Dion turns his attention now to the crowd of people outside waiting to cross the intersection.

“Did you ever notice that Asians are always overly touchy feely in public?”

“Not really, Dion.”

“Well I have. Is that racist?”

“Yeah, I think so.”

“Whatever, I always share posts from Amnesty, and I'm practically putting the Leb's kids through their madrasa."

He pulls his phone from his pocket.

"What time’s dinner tonight?”

“Six, I think."

“Fuck dude, we’re already late!”

I know, I know.


It feels unnatural, sitting at a green light like this. Like walking up a broken escalator, or jumping off a cliff and never hitting the bottom.

From my vantage point (left window, two rows from the back - always the same) I look at the rush hour refugees crowding the bus. Pastel grey office workers interspersed with the odd blonde backpacker mop or green and blue private school cap. Each and every head bows ever so slightly to its corresponding smart screen.

Do they feel it too, do you think? The longing for that sudden, surging rush that just won't come?

The afternoon sun has found a crack in the skyscrapers and is spilling in through the bus window behind me now, washing everything in an orange, Trumpian haze with its last triumphant thrust. The tinned staccato of two dozen head-phoned soundtracks washes under and over the idling bus motor. A hot mix of stale air and Lynx deodorant punctuates the mess, waiting to be cleansed.

We live in a world of green lights. A world of positive affirmation and boundless possibility where we're constantly assured that the only thing stopping you is YOU! Follow your heart's desire and don't let anything stand in your way! Constantly move, evolve, and improve. Never stagnate. Always Be Better! 

We're all led to believe that we deserve to be somewhere better, somewhere not here. Yet still we all sit on this dank fucking bus.

They must feel it. They have to feel it.

I look out the bus window again and this is what I see: a swarm of people snaking between the stationary traffic.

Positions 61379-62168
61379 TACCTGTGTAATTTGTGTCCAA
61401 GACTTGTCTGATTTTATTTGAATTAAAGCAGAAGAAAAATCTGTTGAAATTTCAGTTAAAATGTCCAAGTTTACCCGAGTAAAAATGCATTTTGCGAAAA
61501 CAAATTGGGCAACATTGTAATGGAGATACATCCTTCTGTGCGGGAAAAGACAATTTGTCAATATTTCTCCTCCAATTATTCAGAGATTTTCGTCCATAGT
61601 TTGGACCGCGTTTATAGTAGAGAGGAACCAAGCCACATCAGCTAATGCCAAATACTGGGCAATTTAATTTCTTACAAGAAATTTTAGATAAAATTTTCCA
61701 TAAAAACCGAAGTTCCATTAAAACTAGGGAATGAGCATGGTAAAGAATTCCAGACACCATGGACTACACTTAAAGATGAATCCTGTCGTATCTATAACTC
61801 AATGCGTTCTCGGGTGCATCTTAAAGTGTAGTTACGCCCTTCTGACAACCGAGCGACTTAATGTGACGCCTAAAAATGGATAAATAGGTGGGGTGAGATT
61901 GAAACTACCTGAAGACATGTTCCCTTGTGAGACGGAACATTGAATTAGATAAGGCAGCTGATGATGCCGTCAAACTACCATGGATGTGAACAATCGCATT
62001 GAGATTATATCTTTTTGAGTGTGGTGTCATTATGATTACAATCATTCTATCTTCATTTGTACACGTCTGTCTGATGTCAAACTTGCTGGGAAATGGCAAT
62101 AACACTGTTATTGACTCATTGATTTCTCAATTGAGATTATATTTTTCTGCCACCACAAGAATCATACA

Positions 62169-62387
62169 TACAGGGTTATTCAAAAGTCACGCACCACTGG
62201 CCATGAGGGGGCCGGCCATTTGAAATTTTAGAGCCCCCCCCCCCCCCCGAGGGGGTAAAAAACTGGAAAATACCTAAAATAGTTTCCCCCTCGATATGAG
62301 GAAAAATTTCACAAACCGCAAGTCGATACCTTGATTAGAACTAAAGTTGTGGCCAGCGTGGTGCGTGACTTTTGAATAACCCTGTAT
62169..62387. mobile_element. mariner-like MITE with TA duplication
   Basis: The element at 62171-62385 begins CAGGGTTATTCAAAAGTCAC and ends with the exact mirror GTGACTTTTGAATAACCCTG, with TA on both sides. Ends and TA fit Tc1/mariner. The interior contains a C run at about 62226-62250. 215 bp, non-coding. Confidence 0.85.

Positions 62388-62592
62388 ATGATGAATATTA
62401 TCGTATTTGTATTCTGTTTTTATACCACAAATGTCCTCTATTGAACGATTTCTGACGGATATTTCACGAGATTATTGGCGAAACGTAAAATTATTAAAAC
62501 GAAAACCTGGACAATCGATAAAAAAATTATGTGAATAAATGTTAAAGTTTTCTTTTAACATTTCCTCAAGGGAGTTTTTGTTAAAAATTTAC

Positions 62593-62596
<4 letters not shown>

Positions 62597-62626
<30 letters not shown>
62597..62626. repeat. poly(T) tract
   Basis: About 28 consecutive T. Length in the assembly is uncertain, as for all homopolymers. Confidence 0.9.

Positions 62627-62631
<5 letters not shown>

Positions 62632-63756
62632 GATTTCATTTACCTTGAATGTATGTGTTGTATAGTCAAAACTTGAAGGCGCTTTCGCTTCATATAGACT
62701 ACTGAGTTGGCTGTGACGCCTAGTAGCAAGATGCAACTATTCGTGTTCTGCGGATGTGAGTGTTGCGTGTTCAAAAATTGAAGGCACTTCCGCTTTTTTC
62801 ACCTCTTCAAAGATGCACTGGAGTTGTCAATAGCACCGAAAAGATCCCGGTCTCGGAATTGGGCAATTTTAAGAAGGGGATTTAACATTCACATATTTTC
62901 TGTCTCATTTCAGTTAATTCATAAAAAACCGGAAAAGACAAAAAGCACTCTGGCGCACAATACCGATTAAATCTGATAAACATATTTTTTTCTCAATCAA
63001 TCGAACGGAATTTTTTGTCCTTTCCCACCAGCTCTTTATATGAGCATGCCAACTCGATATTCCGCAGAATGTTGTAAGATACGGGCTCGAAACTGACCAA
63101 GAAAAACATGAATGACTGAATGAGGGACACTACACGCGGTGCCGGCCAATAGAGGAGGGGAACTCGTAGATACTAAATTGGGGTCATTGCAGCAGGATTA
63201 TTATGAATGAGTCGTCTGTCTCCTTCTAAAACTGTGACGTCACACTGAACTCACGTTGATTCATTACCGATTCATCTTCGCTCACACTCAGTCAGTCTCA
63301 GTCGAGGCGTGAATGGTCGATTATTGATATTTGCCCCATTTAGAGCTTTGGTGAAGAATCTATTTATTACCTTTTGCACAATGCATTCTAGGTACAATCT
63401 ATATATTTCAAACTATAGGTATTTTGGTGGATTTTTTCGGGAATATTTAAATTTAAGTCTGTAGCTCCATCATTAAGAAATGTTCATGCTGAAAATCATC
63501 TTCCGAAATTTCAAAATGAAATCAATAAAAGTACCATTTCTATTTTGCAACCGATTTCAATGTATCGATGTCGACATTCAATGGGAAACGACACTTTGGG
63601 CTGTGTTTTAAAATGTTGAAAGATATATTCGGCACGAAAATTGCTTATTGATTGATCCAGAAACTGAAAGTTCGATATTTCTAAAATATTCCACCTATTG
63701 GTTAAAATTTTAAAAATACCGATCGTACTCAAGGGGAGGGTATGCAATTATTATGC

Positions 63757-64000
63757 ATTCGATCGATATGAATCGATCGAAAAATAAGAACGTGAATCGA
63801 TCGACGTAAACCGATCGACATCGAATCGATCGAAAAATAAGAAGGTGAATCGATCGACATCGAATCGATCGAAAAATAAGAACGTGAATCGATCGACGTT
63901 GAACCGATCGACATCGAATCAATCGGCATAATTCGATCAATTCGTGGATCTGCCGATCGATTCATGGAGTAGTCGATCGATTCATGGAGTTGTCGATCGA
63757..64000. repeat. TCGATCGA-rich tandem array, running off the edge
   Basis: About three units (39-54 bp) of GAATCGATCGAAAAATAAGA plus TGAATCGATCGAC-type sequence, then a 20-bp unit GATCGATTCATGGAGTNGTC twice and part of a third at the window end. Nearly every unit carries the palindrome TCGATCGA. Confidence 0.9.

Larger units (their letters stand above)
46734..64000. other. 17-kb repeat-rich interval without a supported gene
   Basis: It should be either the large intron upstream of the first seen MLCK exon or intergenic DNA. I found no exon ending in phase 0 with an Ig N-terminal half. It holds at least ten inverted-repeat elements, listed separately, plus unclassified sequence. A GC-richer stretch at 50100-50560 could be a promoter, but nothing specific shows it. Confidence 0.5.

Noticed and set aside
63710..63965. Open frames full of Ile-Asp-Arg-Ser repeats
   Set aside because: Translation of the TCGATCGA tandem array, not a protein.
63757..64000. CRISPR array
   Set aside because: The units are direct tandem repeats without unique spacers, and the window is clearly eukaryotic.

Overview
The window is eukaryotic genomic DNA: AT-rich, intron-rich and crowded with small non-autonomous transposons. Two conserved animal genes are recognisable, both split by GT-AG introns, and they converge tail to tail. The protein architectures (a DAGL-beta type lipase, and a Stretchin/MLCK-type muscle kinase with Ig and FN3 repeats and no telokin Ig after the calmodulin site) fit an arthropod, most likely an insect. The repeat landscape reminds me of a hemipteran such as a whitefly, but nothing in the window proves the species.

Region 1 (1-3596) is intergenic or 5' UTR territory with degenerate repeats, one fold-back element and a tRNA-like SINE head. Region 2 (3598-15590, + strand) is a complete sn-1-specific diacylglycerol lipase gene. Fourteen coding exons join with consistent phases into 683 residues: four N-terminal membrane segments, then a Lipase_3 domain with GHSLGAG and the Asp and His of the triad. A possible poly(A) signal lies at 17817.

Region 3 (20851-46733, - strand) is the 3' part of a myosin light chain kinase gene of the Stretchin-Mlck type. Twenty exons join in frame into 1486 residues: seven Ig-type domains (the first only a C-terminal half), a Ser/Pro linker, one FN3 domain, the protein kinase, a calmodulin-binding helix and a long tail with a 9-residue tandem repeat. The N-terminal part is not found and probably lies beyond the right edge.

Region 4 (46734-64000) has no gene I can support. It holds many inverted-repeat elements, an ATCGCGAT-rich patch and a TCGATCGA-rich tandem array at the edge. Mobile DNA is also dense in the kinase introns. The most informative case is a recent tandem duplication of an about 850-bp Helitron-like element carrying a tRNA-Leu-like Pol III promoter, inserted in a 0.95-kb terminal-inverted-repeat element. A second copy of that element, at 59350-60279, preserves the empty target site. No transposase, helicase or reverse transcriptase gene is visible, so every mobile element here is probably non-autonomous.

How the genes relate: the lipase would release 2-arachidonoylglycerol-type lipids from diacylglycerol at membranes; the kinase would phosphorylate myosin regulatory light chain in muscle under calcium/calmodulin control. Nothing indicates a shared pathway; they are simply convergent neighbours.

There’s Hasidic Jews and Deliveroos and tens in gym clothes with their double D arse cheeks and office workers with backpacks and dreadlocks skating on longboards and mums pushing strollers one-handed,  looking up from the phones in their other hand just enough to avoid running into cars and each other.

And in the park across the road are two mildly over weight middle aged women in their Lycra armour, pained expressions on their faces, doing squats while their sepia-toned instructor yells positive affirmations  at them.

His muscle shirt reads: PAIN! PERSEVERANCE! REWARD!

Behind them, a sprawling fig tree, limbs swaying across the grass. Two Asian couples lie underneath, each of them looking longingly into their phone.

Parked on the side of the road bordering the the park are a row of 4WDs: BMW, Audi, BMW, BWM, Toyota, Audi. White white black white white. Parking inspectors take photos of their number plates and mark times down in their books.

Above them on a building covered in scaffolding a sign screams in red “New apartments approved BUY NOW”.

And as I read it the bus jolts from its sleep and we're finally moving forward, into the darkness, away from the retreating sun.

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Meeting at agency

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At drug dealer's house

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Meeting with Remy

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Pedestrian article

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Up levelling

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At Dana's house

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Walking home